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sideways, ended up killing somebody in mental crisis, travis junior in my assessment, the three officers you mentioned in terms of training, on day one i would ask viewers to look at my presentation to the academy cadets on day one for i talk about utilizing time, backup, product concealment whether they use deadly force or any other force for utilizing those considerations, we assign three officers, one present happy but the sad truth is, that one need forget the fact that we are a learning site for the rest of the country, we have that one go wrong but we had tens of thousands] the experience you write about in the book, what
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percentage do you think what we control, we control our own hearts, what percentage do you think is bad policing and what percentage is caps on right? >> i saw very few bad apples and very few moments when i thought somebody was doing anything worse than being a little bit more of a jerk then they had to be in pretty minor ways, i saw some comments that disturbed me crops made in private away from them as of the public but my experience was mostly working with good people doing their best to help people and solve their problems that is something i emphasize to my students, as you said in the beginning from
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hollywood and tv shows and news stories, people get this sent that being a cop consists of shooting to high speed chase beating up a suspect to another in a homicide investigation and the reality is, it's both much more mundane and more positive, the reality is you're getting calls becausere somebody's neighbor's party g is to noisy d somebody says their bike got stolen, or getting that kind of stuff over and over, is a burglar alarm that went off in a store or somebody shoplifted, petty thievery and you do get the shooting, the homicide and violentho crimes but the bulk of any given shift for any given officery is dealing with these little things and people who are upset and i'm so upset i can't
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sleep, my neighbor is having a loud party, it makes a difference you could be the want to go next door and say could you turn the music down? the kids next door can't sleep and usually people say sorry about that i very rarely encounter hostility. on the contrary even in a neighborhood where you might expect more hostility, most people were cooperative, polite and would say thanks, officer partly because theyy o know youe usually there because somebody called you, somebody wanted you to come in fact i think people do miss that does not excuse any are bad behavior, even the petty rudeness, that's not to say -- the root -- crops are the root, the board. >> the fact that you have decent people who really are helping people doesn't for one single second excuse any of the bad things but is important for people to understand. i think of this as parallel my field before this was thinking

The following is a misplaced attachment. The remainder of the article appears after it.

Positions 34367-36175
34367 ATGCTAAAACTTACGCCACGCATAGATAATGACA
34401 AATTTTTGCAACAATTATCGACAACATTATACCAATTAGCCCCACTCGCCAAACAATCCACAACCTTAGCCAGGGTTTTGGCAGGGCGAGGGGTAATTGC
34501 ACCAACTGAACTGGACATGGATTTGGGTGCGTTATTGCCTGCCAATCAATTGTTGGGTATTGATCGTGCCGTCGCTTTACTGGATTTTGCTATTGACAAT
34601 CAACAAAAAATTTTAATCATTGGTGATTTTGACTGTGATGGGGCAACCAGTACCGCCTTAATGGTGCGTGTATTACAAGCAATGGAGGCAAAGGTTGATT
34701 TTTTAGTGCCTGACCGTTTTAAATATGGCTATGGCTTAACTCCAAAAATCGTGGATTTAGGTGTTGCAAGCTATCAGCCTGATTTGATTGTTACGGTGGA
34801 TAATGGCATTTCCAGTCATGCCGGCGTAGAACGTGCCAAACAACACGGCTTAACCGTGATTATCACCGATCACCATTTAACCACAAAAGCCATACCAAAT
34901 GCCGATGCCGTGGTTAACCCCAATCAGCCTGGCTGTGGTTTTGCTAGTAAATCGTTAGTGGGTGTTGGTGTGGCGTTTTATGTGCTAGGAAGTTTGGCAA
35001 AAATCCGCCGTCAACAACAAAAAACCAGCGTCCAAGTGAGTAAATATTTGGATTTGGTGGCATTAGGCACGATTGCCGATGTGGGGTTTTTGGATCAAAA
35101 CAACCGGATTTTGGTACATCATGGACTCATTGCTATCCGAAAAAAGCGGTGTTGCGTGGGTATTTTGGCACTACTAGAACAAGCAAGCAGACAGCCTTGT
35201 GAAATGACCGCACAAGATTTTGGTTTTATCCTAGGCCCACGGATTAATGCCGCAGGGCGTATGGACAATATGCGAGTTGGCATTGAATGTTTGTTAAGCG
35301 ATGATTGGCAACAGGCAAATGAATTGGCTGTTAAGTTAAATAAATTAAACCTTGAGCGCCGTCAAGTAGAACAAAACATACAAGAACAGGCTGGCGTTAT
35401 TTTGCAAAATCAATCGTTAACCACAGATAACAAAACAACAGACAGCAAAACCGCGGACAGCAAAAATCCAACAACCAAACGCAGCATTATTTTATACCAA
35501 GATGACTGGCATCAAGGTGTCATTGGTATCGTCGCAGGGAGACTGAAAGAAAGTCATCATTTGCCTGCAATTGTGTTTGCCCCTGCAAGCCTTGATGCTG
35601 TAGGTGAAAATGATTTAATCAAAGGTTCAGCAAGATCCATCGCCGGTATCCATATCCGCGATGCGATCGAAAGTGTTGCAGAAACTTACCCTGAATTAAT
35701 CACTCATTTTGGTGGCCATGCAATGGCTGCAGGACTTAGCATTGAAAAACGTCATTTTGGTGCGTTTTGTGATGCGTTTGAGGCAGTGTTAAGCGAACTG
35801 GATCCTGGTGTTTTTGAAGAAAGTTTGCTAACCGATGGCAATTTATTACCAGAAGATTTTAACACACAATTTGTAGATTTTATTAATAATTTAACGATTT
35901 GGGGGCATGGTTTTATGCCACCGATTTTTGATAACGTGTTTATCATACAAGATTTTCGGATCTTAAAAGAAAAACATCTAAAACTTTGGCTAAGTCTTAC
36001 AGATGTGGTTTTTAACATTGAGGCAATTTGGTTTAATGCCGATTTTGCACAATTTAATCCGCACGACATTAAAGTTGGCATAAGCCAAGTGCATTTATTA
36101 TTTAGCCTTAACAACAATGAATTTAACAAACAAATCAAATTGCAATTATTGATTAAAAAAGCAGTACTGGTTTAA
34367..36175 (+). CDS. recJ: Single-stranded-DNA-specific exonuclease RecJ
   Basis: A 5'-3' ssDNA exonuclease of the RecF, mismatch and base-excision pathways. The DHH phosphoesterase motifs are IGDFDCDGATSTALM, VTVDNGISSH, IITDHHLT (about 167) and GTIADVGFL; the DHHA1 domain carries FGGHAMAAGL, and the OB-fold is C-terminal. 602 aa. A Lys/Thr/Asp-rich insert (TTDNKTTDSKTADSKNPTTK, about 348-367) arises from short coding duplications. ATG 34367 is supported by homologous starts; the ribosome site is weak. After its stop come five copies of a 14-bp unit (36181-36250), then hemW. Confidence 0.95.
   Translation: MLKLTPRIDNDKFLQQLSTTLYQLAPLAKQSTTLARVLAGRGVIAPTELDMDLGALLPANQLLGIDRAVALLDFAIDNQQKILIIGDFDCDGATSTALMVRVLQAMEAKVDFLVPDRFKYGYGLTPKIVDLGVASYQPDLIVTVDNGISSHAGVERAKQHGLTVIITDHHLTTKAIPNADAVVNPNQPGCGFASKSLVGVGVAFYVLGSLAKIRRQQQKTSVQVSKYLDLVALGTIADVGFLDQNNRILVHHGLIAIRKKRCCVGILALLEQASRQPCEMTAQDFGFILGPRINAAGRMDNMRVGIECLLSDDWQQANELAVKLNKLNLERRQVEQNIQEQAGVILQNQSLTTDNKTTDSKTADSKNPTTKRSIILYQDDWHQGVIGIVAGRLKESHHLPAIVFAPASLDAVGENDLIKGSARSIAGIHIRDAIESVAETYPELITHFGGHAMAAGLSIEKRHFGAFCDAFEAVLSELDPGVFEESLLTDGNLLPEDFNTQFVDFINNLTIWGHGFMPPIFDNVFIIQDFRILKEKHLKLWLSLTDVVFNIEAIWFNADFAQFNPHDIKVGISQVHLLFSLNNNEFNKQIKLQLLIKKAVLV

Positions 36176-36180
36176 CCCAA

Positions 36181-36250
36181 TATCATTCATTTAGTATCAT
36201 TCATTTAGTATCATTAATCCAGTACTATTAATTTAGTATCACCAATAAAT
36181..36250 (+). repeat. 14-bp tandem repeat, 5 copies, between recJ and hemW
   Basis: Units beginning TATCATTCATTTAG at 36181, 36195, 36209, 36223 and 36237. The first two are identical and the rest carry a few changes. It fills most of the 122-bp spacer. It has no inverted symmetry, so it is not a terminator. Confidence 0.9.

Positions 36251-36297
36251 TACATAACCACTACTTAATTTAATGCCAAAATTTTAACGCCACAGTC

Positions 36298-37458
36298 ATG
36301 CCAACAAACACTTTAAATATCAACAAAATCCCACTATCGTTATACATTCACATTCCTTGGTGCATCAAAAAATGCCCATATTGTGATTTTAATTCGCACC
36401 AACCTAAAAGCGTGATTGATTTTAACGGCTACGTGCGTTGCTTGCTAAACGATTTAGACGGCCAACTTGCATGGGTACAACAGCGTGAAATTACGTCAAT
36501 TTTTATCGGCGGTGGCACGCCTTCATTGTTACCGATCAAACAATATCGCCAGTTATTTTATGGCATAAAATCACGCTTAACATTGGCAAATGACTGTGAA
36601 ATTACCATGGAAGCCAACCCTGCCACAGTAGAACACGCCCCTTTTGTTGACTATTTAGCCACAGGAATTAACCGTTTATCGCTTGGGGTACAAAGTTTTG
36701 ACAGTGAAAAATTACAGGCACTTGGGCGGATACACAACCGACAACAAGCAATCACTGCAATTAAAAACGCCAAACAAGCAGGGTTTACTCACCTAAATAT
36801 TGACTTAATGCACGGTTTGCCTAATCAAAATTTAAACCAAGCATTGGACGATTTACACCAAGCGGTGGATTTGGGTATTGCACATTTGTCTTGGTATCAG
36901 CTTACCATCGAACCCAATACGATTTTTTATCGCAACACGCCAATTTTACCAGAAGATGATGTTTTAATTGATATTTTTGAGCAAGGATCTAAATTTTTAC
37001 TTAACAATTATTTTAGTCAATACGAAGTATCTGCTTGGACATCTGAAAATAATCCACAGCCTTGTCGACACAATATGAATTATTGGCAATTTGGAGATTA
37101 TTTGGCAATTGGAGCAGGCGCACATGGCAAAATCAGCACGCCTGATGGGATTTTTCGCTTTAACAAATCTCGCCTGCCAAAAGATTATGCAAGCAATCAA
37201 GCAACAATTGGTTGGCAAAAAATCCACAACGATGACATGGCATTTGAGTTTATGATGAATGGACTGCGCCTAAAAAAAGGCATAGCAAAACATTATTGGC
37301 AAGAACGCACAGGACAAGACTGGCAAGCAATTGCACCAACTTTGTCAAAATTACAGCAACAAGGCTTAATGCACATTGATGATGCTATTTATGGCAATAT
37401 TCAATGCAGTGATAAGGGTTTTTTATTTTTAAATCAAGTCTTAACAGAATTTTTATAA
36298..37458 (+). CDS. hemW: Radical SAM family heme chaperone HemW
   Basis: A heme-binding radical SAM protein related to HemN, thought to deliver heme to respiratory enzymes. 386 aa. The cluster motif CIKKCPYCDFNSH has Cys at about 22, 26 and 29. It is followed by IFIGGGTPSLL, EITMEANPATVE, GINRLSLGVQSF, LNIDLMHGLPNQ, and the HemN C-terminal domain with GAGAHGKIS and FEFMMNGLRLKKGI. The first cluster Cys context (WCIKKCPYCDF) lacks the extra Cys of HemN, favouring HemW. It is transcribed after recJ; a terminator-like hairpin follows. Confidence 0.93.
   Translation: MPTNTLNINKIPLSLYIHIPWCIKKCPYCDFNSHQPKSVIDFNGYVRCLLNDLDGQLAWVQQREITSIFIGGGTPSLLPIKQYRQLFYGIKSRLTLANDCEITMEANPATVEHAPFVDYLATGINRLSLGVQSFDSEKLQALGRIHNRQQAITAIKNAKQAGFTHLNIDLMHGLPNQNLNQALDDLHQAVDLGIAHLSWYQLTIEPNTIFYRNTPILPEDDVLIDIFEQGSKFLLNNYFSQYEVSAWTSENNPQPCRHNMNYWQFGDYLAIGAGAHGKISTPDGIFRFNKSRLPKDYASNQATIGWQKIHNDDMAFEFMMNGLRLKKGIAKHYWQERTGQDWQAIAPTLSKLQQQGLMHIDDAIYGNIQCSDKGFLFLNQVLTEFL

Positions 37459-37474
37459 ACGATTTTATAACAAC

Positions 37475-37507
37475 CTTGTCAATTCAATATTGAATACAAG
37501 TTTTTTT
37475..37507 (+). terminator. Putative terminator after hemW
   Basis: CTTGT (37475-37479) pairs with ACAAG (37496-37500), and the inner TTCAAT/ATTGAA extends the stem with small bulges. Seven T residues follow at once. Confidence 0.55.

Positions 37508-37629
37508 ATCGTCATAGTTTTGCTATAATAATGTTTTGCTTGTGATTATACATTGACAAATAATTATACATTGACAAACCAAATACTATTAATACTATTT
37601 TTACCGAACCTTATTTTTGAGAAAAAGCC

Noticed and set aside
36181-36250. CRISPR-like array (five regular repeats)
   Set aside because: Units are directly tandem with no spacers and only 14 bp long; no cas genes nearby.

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of the role of national security and the military and the marine corps has a concept called strategic barbara the idea behind that was remember that guy who beat up around protests are wrapped all around islamic world the americanam soldier was caught peeing on acheron, was he represented it of u.s. forces? no, he was a lung ranking soldier, his own stupid obnoxious act that led to chaos for u.s. forces globally and the concept of the strategic role twisting there is no such thing as a purely tactical system anymore, even lowest ranking person, if they do something particularly bad, the whole world is going to know about it. ten minutes later, somebody will have another cell phone and we need to drink to that, we need to train people to that, we can't just say to the low ranking soldiers, just do what you're told, we need to have them understand here is the kind
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of town you need, we need them to be critical thinkers and good judgment and nuanced understanding of what we are trying to do here because we have to expect totally fair people will put us under a microscope, you give people that much power, they have to expect that level of scrutiny so it is hard and it does create stress for officers, that feeling of even if i just make it an honest mistake, like failing to turn on my body worn camera, people do it all the time, they forget. they're not just trying to hide something, they just forgot. if ii make a mistake like that, people are going to think i am a monster so i could hide my abusive behavior and i can't handle the pressure and it is hard but i also think crops have of deal with it
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because that is the world we live in. >> it's the world we live in the book, thanks for writing the book. thanks for taking the challenge of learning about police from the inside of a set of the outside in, thanks for the conversation.. "tangled up in blue". >> thank you. ♪♪ >> weekends on c-span2, intellectual, every saturday inside, people exploring our nations pass on american history tv. on sunday, book tv brings the latest in nonfiction books and authors my television for serious readers. learn, discover, explore. weekends on c-span2. ♪♪ >> next under tv, bill, former head of police department and